The political climate over the past six years has made me irritated, frustrated, baffled and angry. But I am outraged at the reaction to Kerry's remark. Let's start with the remark itself. Shouldn't it count for something that he's absolutely right? The kids dying for Bush's Folly don't come from well-to-do families, don't go to private schools and don't have the same educational opportunities their rich counterparts do. Soldiers are, by and large, poor kids with high school educations. Does anyone question this?

But the reaction is so venomous and over the top, well, methinks the president doth protest too much. The GOP and a subsection of voters are eviscerating Kerry. But they don't say a peep about the war. So one poorly worded phrase on Kerry's part is worse than 3,000 soldiers dying during six years of a pointless war based on outright lies. If we could channel the anger directed at Kerry and direct it at Bush we could bring his administration's ruinous policies to a screeching halt.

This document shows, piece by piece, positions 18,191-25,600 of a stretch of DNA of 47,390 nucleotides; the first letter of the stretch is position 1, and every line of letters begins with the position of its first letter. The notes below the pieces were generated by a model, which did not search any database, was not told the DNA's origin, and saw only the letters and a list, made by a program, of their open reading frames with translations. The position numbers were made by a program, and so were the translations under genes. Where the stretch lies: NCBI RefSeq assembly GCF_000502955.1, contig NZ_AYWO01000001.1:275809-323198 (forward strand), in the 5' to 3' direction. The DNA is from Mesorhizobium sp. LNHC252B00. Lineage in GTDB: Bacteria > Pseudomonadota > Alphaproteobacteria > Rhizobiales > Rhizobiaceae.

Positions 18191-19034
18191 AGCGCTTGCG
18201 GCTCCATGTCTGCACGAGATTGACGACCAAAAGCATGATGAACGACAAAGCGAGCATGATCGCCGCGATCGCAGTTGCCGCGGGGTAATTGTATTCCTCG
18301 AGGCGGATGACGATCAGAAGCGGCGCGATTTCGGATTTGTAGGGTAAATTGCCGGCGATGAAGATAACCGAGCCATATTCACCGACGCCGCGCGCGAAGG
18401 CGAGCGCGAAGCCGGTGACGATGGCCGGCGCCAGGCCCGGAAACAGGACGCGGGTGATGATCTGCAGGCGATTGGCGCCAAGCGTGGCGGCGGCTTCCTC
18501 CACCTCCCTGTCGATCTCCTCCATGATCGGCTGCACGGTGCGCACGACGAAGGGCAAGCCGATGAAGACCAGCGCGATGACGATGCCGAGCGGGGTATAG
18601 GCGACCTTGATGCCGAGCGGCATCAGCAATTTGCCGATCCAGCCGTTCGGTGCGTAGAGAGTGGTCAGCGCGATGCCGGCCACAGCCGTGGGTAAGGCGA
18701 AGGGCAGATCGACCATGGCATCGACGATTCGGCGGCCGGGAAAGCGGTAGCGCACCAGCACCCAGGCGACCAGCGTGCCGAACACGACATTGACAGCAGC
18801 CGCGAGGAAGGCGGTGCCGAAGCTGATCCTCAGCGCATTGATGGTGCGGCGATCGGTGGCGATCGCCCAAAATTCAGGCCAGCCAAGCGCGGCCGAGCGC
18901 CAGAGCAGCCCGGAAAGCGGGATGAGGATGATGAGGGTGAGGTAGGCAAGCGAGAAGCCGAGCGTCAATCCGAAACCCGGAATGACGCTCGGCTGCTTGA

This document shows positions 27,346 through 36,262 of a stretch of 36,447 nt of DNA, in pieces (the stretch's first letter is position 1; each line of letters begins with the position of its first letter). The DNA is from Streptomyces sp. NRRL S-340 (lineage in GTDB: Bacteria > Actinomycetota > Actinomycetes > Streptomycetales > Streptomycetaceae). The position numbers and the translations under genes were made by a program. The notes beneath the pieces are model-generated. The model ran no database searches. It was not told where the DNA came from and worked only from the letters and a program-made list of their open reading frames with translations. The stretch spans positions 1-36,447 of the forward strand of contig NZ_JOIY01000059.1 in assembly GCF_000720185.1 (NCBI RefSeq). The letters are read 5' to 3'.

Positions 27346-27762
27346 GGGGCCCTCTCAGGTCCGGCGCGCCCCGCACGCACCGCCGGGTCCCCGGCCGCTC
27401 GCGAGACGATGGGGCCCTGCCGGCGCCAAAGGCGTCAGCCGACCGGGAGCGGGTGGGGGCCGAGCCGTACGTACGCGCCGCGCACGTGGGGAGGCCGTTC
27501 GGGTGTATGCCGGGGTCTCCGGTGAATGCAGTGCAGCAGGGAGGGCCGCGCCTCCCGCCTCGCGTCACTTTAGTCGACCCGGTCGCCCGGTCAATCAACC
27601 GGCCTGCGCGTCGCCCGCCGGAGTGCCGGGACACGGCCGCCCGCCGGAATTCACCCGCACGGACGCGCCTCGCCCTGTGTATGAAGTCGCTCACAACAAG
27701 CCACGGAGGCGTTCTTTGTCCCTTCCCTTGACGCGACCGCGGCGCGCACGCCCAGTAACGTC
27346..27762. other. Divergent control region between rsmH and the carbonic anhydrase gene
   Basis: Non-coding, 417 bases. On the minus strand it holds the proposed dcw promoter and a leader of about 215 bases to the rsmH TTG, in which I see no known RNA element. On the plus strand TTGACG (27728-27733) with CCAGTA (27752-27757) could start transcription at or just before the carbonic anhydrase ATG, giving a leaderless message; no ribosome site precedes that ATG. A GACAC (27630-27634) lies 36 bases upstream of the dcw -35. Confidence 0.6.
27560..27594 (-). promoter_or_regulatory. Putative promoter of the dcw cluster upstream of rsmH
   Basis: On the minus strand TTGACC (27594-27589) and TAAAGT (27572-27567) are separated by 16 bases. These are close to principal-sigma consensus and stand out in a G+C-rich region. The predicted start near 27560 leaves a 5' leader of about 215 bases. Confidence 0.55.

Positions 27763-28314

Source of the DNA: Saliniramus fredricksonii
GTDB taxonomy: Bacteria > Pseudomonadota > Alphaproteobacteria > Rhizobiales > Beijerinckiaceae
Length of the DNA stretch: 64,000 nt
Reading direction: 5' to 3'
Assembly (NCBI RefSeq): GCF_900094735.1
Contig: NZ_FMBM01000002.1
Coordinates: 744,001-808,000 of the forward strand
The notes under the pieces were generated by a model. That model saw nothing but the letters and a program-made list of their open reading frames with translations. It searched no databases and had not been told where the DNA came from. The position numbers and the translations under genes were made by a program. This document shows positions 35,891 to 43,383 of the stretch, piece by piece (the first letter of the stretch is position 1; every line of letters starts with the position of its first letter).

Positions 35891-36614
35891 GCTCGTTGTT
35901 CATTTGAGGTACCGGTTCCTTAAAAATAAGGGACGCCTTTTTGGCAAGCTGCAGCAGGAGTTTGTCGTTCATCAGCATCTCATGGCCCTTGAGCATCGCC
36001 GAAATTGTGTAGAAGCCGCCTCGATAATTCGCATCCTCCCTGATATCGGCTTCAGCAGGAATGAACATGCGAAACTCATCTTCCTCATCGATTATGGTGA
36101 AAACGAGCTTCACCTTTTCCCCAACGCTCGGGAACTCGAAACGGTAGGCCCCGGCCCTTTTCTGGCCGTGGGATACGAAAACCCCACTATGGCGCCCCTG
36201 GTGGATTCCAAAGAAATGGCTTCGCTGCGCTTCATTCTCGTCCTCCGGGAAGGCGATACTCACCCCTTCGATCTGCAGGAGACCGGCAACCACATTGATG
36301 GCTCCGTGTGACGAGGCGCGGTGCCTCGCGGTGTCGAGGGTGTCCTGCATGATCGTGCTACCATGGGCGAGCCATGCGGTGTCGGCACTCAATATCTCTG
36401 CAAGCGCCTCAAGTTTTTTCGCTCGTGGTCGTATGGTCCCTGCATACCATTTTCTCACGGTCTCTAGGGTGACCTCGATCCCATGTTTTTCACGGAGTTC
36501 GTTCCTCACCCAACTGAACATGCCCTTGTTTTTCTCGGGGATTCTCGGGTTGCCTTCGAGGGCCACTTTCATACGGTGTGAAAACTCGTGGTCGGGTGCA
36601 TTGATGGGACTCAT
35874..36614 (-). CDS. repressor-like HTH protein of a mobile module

As for Kerry: When did he grow a spine? I he had talked like that during the election he would have won easily.

Name: Robert Cook
Hometown: Eastham, MA


I was another of the lucky ones at Sunday night's Stones concert at the Beacon, via Ticketmaster public sales. Thought it was George Soros strolling past me as I stood in the main rotunda, but I do not mingle much with celebrities and politicians in my field (wildlife ecology). Thanks for settling that question.

It was a great show indeed. I particularly loved "Just My Imagination", "She Was Hot", "Undercover," "Shine A Light," and "As Tears Go By." So many rarely performed songs all in one show.

Thanks also for reminding me of the Kinks there in 1976. They were performing the Schoolboys in Disgrace album and were in schoolboy custom, knickers and all if I recall. What great band they are, and what a great place the Beacon is.